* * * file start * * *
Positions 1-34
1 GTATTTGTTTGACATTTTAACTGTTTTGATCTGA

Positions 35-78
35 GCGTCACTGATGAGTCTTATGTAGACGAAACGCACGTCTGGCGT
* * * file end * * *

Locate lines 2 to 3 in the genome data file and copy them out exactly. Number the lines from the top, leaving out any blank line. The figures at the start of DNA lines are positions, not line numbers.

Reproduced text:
1 GTATTTGTTTGACATTTTAACTGTTTTGATCTGA

Positions 35-78